Shakespeare’s Words Echo Amid the Music Those Words Inspired

Christopher Plummer
The New York Times

By Allan Kozinn

For an orchestra that has not yet opened its season, the New York Philharmonic has been awfully busy. In the last two weeks it played two performances of “West Side Story,” offered Mahler’s Second Symphony as a 10th anniversary commemoration of the Sept. 11 terrorist attacks and accompanied Andrea Bocelli in Central Park. It topped off the list on Saturday evening at Avery Fisher Hall with a program built around William Walton’s film score for Shakespeare’s “Henry V.”

In what sense is the orchestra’s official season opener on Wednesday evening really the start of its season? And why was this mostly Walton concert (the program included the Overture and Bacchanal from Wagner’s “Tannhäuser,” which has a brief echo in Walton’s score) a one-off rather than a subscription concert? It packed the hall, and to judge from the lines snaking around the lobby, it probably could have done so a few more times.

Walton fans and film buffs will know the music here from the 1944 version of “Henry V” directed by and starring Laurence Olivier. Its strength lies in its combination of wholly original music and era-evoking pastiche. To suggest Shakespearean England for the film’s opening scene at the Globe Theater and the glimpse of Falstaff’s death, Walton drew on pieces from the “Fitzwilliam Virginal Book” (specifically Giles Farnaby’s “Rosa Solis” and the anonymous “Watkins Ale”). Walton also used the 15th-century “Agincourt Carol,” a patriotic hymn to the 1415 English victory around which the play revolves, as well as a few French folk songs, borrowed from Canteloube’s “Chants d’Auvergne.”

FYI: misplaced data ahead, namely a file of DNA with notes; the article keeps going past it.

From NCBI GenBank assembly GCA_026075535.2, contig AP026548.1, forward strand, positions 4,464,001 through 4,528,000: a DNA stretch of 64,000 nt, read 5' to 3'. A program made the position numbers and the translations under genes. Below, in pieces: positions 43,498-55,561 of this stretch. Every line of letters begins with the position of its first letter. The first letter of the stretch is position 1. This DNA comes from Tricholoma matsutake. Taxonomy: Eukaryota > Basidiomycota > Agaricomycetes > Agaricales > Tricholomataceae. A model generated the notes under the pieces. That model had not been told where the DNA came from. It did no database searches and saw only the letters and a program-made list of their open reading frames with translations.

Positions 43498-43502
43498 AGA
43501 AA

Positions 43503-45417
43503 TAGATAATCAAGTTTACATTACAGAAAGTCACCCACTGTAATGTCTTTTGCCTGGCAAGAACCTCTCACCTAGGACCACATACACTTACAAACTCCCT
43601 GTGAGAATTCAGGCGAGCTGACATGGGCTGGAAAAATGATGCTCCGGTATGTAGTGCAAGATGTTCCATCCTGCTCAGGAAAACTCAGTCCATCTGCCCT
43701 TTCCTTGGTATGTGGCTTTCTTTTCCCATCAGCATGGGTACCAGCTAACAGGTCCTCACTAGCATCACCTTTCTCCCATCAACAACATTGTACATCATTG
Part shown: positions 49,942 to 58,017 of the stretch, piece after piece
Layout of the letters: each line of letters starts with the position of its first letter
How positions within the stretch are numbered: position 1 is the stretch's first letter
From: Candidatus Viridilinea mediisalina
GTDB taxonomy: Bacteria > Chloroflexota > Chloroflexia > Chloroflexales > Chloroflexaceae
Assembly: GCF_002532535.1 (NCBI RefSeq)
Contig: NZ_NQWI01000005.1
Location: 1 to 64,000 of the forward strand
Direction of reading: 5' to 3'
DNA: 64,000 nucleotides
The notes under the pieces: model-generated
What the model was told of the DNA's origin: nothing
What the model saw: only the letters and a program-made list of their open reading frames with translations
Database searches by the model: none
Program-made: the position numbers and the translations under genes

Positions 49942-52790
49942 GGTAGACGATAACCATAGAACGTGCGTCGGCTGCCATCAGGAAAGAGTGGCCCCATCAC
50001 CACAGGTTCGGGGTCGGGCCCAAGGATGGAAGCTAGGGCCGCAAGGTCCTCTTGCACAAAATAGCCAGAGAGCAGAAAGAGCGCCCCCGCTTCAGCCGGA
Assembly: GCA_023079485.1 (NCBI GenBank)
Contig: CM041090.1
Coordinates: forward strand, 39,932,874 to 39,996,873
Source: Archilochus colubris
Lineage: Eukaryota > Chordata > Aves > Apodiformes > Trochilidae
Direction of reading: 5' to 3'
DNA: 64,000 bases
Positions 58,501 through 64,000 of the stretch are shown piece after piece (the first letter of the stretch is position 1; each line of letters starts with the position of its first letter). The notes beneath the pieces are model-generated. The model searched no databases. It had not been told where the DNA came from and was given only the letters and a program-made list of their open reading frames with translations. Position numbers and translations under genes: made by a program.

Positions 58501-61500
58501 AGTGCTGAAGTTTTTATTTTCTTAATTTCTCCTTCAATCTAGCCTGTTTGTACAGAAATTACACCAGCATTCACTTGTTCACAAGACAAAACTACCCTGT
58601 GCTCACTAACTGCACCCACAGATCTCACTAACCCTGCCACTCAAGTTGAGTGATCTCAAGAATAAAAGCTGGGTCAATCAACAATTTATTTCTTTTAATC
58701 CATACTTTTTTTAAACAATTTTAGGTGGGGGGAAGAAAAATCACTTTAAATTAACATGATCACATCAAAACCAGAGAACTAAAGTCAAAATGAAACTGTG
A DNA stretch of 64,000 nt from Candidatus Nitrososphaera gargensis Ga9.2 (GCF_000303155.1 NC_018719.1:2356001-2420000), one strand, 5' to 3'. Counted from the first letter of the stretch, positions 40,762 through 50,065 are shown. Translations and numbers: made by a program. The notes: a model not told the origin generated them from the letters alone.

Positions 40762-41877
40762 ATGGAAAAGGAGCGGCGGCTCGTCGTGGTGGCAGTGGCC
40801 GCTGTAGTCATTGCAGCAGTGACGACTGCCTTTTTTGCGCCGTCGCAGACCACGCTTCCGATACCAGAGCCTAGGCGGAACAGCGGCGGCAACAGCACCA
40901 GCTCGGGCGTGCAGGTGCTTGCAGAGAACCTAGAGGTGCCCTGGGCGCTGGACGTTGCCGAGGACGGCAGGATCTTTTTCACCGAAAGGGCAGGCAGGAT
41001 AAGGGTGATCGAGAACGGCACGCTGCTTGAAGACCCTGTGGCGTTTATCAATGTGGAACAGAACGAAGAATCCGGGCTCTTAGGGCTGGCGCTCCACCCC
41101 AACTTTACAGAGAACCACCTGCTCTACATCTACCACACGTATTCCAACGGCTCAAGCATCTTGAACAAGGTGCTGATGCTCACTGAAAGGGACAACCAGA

Walton never assembled a full concert suite, but others did, including Muir Mattheson, whose version Walton conducted for a 1963 recording. Mr. Gilbert bypassed that edition, leading the Philharmonic instead in Christopher Palmer’s far more ambitious “Henry V: A Musical Scenario After Shakespeare.” Commissioned by Christopher Plummer, the actor, and Neville Marriner, the conductor, for 1990 performances (and a recording, on Chandos) with the Academy of St. Martin in the Fields, Mr. Palmer’s score uses about 90 percent of the film music and interpolates (for the embarkation scene) a 1959 march that Walton wrote for a television version of Churchill’s “History of the English-Speaking Peoples” that was never made.

Mr. Plummer, on hand for the Philharmonic performance, gave a powerful account of the excerpted text, drawn mostly from Henry’s speeches, with occasional sections from other characters, and the scene-setting chorus. He delivered his account from memory (and amplified by way of a wireless microphone), striding freely across the small ribbon of stage in front of the orchestra, and creating a sense of the play’s narrative and sweep.

Mr. Gilbert and the orchestra were at their best: the players’ sumptuous sound, tight ensemble and spirited execution made a strong case for Walton’s updated orchestrations of the Renaissance pieces and pointed up the ingenuity of his own characteristically descriptive scoring (most notably his vital, recurring “Spirit of England” motif). The work’s mostly wordless choral music was sung robustly by the Manhattan School of Music Symphonic Chorus and Chamber Choir and the American Boychoir.

The Wagner, offered as a short first half, also benefited from solid, well-tuned brass playing, and rich, focused woodwind and string work, and an approach to pacing that was cautious and thoughtful at first, and then, thankfully, gave way to the sheer visceral quality that suffuses Wagner’s score.